Spirit of Cricket
If someone were to say ‘it’s not tennis’, or ‘not football’ of shabby behaviour in any walk of life, he or she would not be understood. If they said ‘it’s not cricket’, they probably would be (though less reliably than a century ago). Is there some special spirit of cricket?
The laws of cricket, like the laws of the land, aim at a sort of justice or balancing between different factions. The purpose behind cricket’s laws, and behind changes in them, is often to calibrate the balance in the game between batsmen and bowlers, between attack and defence, between safety and risk. Cricketing lawmakers are interested in the overall appeal of the game to players and spectators alike.
In Spirit of Cricket, Mike Brearley alternates between issues and examples within the game – from ‘Mankading’ and the ‘Sandpaper’ affair to sledging, mental disintegration and racism – as well as broader issues such as the spirit and letter of the law. Brearley examines the issue of how far what purports to be justice (in law or in spirit) may or may not be the expression of the powerful within the activity or within society. He also contrasts cheating and corruption, and reflects on the nature of penalties in regard to each. He discusses the significance of the notion of the spirit of the game for umpires, groundsmen, administrators, media and spectators – and, of course, for players.
Intelligent and insightful, Spirit of Cricket points to qualities in cricket that enhance our development as people – including a sense of fair play, the embracing of striving both for our team and for ourselves and the important values of playfulness in life and professional sport.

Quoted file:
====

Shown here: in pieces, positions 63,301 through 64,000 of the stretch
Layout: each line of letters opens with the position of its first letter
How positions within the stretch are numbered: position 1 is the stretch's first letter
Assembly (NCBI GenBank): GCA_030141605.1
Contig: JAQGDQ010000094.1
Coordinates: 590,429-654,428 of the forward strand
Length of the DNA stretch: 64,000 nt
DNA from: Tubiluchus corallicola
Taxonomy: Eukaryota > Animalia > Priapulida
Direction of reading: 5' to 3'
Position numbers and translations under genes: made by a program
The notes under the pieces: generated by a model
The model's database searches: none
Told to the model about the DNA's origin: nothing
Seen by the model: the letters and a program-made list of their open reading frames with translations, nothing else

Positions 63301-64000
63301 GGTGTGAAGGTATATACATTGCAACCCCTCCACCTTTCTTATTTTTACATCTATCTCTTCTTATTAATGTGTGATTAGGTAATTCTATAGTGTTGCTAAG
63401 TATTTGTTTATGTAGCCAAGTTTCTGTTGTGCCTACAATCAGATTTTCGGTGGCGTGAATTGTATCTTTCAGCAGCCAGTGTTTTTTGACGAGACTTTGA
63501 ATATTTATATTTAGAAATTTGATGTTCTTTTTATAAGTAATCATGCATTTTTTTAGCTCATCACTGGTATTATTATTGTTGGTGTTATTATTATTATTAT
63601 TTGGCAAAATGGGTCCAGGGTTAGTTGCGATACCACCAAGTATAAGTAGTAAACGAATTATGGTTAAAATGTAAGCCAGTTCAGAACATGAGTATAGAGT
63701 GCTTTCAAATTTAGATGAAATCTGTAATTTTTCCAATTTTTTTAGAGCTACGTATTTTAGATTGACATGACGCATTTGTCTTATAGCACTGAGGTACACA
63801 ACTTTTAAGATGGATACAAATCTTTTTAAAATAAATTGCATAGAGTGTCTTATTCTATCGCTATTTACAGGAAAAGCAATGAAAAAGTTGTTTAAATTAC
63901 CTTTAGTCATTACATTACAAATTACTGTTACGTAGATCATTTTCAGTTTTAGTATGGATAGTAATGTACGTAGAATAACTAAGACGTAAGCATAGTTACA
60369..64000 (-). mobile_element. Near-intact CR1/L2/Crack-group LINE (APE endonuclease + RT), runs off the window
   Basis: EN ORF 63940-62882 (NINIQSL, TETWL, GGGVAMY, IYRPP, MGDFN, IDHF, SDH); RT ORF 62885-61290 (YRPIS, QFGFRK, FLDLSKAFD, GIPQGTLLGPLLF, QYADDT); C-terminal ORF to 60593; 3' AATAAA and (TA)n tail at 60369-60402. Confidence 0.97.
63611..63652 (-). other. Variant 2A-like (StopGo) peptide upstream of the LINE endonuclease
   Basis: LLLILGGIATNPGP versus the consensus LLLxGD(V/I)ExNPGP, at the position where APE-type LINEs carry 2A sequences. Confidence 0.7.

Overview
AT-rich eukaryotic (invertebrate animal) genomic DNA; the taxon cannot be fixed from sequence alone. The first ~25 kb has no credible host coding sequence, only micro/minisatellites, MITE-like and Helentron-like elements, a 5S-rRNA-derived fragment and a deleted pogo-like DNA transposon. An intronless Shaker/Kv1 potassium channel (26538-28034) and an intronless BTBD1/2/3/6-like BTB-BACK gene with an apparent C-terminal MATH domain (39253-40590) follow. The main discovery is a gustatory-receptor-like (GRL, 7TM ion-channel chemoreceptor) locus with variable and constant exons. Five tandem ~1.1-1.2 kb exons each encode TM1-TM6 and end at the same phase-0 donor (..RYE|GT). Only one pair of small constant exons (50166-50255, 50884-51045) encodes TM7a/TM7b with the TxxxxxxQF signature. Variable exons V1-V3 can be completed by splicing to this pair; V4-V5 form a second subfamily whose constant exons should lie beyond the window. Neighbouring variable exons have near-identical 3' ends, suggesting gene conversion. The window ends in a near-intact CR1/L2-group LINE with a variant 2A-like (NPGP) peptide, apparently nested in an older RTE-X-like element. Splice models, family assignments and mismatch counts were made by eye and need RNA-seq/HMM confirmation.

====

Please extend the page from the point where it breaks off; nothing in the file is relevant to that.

[Brearley is] a thoughtful, engaging and eclectic thinker . . . There is something intrinsically fair-minded about Mike Brearley, open to exploring ideas wherever they come from, seeking out common ground, but at the same time anxious to avoid giving offence by reaching too-easy conclusions. That is the process that is at play in the pages of Spirit of Cricket. This is no ordinary sporting hero's memoir, though it does include plenty of stories from his glory days -- Peter Stanford * The Tablet * Mike Brearley is a thoughtful and meticulous author. He regularly displayed similar traits when captaining England (he did so on 31 occasions, losing only four Tests) and he applies them again in Spirit of Cricket, a book he was born to write. Brearley is an intelligent guide, well-qualified to lead readers through cricket's occasionally byzantine moral maze * Birmingham Post * One of my favourites of 2020 . . . a generous book -- Jon Hotten * Wisden Cricket Monthly * Time after time, Brearley takes familiar cricketing dilemmas - balltampering, Mankading, sledging, etc. - and with elegant prose and courteous intelligence sheds fresh light on them, including areas on which he has changed his mind over time. This delightful book would make a great gift for any cricket-lover who also has a brain, or even a soul. * Church Times *
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